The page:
The release of “War”, the Edwin Starr classic, acted as an extension to the “Two Tribes” releases. Collectors should note that the “War” picture disc has the same catalogue number as its black vinyl counterpart.
The U.K. cassingle of “Two Tribes” sells for around £9 and it is just as widely available as an imported cassingle containing fewer mixes (CS 784). There is no U.K. cassingle available for “War”, but there is an Australian one which sells for £20. Also of interest to collectors is a double A-side promo 12" which combines “Relax (U.S. Mix)” with “Two Tribes (Carnage)”. It came in a standard ZTT promo sleeve.
The “Power Of Love” releases included some interesting tracks. “Pleasurefix” and “Starfix” are remixes of “Welcome To The Pleasuredome” and “The Only Star In Heaven”. “Holier Than Thou” is an interview with the five members of FGTH. Many of the “Power Of Love” releases came in a Christmas-style envelope as well as the picture sleeve, and these can add to their value.
“Pleasurefix” and “Starfix” can also be found on a rare red label promo 12" , which is worth around £15.
There were many 7" versions of FGTH’s fourth single release. ZTT press releases called “Welcome To The Pleasure Dome” “the fourth number one” after the other three singles had reached that chart position. Unfortunately for them it only managed a No. 2 placing! Continue »
Also available at this time was a lighthearted interview with the band conducted by a ‘Smash Hits’ reporter and given away free with the magazine on flexidisc. It was number four in a series and featured such stimulating questions as “Do you prong or squash your peas?”, “Have you ever been humiliated by a magician?” and “Tell me a secret” (Nasher: “I went out with your girlfriend last night!”). It sells for £3 and is worth a listen.
The rarest and most valuable version of “Welcome To The Pleasure Dome” is a 12" U.S. promo pressed on clear vinyl. It came in a picture sleeve stating the infamous FGTH ‘Bang’ pictorial equation. It carries the ‘Kzap Edit’ —
Fewer rarities emerged from the singles taken from FGTH’s second album, “Liverpool”, compared to those from “Welcome To The Pleasure Dome”. The most valuable item was again a U.S. promo 12", this time containing three remixes of the first release, “Rage Hard”, by Freddie Bastone. This is valued at over £40 in Mint condition.
The most valuable FGTH album is a Japan only pressing called “Bang!”. This contains the following tracks: “Black Night White Light”, “The Power Of Love”, “War (Hidden)”/”Relax (U.S. Mix)”, “Two Tribes (Hibakushu)”, “Welcome To The Pleasure Dome (Tribal/Urban)”. This came in a picture sleeve with a full lyric insert and a FGTH discography up to and including the “Welcome To The Pleasure Dome” single. It is on the Polystar label and currently sells for around £30.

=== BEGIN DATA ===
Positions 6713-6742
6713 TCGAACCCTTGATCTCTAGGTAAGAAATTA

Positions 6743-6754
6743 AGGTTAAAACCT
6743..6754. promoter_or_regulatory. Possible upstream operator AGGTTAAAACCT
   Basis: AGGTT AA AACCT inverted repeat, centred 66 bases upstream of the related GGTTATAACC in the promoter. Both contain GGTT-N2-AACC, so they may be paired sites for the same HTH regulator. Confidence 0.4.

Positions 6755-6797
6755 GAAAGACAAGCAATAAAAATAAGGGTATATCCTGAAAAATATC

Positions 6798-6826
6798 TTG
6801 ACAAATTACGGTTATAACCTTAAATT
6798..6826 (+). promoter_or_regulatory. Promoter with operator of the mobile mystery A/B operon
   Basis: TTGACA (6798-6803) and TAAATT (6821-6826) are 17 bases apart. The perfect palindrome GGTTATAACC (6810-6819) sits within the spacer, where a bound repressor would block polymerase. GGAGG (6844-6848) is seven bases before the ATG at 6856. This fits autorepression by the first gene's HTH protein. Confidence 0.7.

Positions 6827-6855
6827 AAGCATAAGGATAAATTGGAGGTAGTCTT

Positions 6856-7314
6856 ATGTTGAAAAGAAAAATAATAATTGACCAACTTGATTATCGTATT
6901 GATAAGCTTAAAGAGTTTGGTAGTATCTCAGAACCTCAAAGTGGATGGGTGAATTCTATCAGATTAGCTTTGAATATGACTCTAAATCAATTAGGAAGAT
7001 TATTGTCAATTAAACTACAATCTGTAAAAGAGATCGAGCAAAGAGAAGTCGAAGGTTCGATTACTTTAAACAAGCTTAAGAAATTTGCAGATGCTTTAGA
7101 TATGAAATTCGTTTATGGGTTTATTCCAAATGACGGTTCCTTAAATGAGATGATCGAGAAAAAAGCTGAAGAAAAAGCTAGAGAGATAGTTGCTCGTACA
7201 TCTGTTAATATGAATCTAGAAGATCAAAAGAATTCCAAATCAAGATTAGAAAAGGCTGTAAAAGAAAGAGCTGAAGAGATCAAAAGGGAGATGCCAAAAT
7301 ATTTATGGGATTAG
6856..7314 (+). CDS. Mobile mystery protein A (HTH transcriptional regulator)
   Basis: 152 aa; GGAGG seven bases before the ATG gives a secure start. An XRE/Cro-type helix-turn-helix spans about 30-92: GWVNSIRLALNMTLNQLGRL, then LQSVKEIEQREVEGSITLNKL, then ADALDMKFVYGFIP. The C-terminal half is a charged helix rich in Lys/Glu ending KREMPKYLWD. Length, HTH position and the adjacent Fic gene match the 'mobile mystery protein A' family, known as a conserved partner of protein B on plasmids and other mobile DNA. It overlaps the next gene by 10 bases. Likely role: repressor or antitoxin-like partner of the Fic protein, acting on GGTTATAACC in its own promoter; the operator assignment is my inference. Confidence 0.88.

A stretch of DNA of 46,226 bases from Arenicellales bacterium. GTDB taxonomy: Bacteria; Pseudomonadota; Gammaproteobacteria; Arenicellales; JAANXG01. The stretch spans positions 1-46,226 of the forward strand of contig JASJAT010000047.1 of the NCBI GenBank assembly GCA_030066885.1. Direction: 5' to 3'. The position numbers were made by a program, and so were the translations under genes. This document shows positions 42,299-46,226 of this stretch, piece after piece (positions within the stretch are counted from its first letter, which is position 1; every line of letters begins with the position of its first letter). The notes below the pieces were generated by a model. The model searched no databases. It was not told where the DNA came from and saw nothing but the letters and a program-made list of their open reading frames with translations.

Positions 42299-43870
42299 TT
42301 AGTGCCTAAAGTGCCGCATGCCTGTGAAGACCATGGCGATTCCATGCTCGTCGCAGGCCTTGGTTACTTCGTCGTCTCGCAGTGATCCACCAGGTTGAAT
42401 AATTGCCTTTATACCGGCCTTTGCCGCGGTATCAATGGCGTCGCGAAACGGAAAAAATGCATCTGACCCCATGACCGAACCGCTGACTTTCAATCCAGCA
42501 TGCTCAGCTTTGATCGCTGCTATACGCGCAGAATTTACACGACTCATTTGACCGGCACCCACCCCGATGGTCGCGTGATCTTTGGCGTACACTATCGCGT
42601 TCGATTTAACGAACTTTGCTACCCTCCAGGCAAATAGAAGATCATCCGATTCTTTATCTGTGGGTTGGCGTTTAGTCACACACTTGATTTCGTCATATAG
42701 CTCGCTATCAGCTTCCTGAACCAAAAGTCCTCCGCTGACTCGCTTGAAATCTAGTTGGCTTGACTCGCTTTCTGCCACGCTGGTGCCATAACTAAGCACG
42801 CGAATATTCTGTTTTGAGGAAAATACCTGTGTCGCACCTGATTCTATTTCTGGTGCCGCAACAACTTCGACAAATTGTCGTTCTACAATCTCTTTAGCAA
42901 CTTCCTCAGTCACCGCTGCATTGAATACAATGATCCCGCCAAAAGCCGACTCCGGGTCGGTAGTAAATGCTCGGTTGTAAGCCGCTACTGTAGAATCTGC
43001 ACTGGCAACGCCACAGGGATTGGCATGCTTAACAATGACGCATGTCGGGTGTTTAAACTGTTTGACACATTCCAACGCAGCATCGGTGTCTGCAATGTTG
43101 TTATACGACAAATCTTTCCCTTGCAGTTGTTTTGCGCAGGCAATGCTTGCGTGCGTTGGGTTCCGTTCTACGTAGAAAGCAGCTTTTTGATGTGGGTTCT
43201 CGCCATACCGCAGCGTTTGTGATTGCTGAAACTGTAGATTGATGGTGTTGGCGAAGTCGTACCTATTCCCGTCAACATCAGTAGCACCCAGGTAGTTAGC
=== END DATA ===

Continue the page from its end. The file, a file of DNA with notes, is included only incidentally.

The most valuable FGTH pressing, overall is a double-sided U.S. Speciality Corporation test pressing album. This plays at 45rpm and has a hand-written label. It plays the first three singles plus “Snatch Of Fury” and “Born To Run” from the first album. This is worth £100 in Mint condition.
There had been a two-year break between the “Welcome To The Pleasure Dome” single releases and Frankie’s next official release, “Rage Hard”. In this time they toured, took holidays and wrote songs for the next album: hard work judging by the time it took!
They returned with a more rock, as opposed to dance, sound: something which ZTT was looking for. According to Jill Sinclair it meant: “they had something they could tour with as it would be easier to play live”. Holly Johnson later admitted to not liking the album’s new style, saying: “I perform better to a dance groove”, although in his opinion it was “better than the Smiths”!
This new long player, “Liverpool”, and the three singles taken from it — “Rage Hard”, “Warriors (Of The Wasteland)” and “Watching The Wildlife” —
Amidst a blaze of publicity, FGTH went out as they came in. On February 10, 1988, Holly Johnson won his much-publicised court battle against ZTT, which allowed him to leave the label and sign a new solo deal with MCA. The rest of FGTH were released of their contractual obligations to ZTT a week before the verdict was delivered. In August Island subsidiary 4th + Broadway advertised their new signing, Paul Rutherford.
With Paul’s first single “Get Real” climbing the charts, it will be interesting to see how the other members of Frankie Goes To Hollywood fare in the future. Meanwhile, collectors have plenty of scope to work with, from all the multiple releases on the ZTT label.